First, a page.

Providencia, a longtime hangout for pirates, offers 21st-century refuge seekers casual charm, friendly locals and a rich color palette. (Bart Beeson)

We've heard for years about Providencia's beautiful beaches, great snorkeling and distinctive culture, so we've finally decided to make the journey here. The island lies about 140 miles off Nicaragua's Atlantic coast, belongs to Colombia and, largely because of its history as a base for English pirates, is mostly English-speaking. The extremely welcoming locals move effortlessly between English, Spanish and a unique creole tongue, and throughout our stay are eager to point us to a good local restaurant or the nearest beach.
To get to Providencia, we first stop in nearby San Andres, a larger and more commercial island, where you can catch either a quick flight or a catamaran to Providencia. After landing at Providencia's minuscule airport, we jump into the back of a pickup truck — the informal local taxi service — that takes us to our hotel to drop off our bags. The open-air ride is a perfect introduction to the island. We drive along the main road, which traces the shore, zooming past colorful houses, through several small towns and up and over hills with superb views of the sea. The water surrounding the island is known as the Sea of Seven Colors, and it lives up to its name with truly spectacular hues of turquoise and blue set against pristine white sand beaches.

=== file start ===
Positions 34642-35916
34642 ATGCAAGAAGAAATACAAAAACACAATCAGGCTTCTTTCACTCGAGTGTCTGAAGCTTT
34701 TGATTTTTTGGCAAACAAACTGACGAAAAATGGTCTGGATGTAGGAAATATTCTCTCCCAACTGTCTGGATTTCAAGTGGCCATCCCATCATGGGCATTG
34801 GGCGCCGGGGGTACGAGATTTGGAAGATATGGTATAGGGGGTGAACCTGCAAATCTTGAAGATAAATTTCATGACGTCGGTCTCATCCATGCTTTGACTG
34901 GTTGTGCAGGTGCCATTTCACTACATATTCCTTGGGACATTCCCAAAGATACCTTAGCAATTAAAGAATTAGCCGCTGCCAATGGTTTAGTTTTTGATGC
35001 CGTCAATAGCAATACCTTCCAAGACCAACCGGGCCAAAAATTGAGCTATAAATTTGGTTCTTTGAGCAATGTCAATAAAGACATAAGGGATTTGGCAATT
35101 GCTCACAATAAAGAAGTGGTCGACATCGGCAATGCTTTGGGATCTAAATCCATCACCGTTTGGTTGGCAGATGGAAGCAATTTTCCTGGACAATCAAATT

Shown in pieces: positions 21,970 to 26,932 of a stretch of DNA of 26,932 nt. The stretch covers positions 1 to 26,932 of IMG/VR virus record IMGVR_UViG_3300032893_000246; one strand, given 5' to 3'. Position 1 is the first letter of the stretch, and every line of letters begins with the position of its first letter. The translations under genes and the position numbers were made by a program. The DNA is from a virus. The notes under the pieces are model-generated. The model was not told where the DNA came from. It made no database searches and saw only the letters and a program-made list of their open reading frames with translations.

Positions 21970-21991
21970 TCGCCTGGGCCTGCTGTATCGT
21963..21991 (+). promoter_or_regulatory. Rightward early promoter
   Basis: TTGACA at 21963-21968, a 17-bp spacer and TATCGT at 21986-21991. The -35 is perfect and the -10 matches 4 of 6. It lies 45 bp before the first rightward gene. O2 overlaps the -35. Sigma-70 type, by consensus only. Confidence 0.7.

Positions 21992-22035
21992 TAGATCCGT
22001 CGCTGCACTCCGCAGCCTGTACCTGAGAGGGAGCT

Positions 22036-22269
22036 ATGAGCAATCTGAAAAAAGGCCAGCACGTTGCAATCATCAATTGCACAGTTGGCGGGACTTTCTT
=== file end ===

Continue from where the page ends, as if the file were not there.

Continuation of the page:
The gift of hospitality
Eager to get on the water, we find a guide, Atanasio Howard, who runs a small hotel and arranges kayaking, snorkeling and fishing trips for visitors. We'll be back in the coming days to take him up on the latter two options, but on our first afternoon, we want to go kayaking in Old Providence McBean Lagoon. We slowly make our way through tangled mangroves, home to colorful crabs and elusive little birds, to reach the lagoon. There we take a break for a quick hike up Iron Wood Hill, which showcases the tropical dry forest on the east side of the island and provides a stunning view of the turquoise sea.
After kayaking, we return to our lodging to relax in the shade. Given its off-the-beaten-path location, Providencia has remained largely undeveloped — it hasonly one upscale hotel — and like many visitors, we've chosen to stay in a posada, a small home rented out to visitors. Ours is Posada Miss Rose, which sits on a verdant hill just off the main road and consists of a two-story, two-bedroom wooden house with a kitchen, a front porch and a second-story balcony with a partial ocean view. One local resident commended us on choosing a posada over a hotel. "You learn how islanders live and where our people will tell you all their stories," he said. "That's what makes this Providencia. It's what makes us different, and why we will never compete with five-star destinations."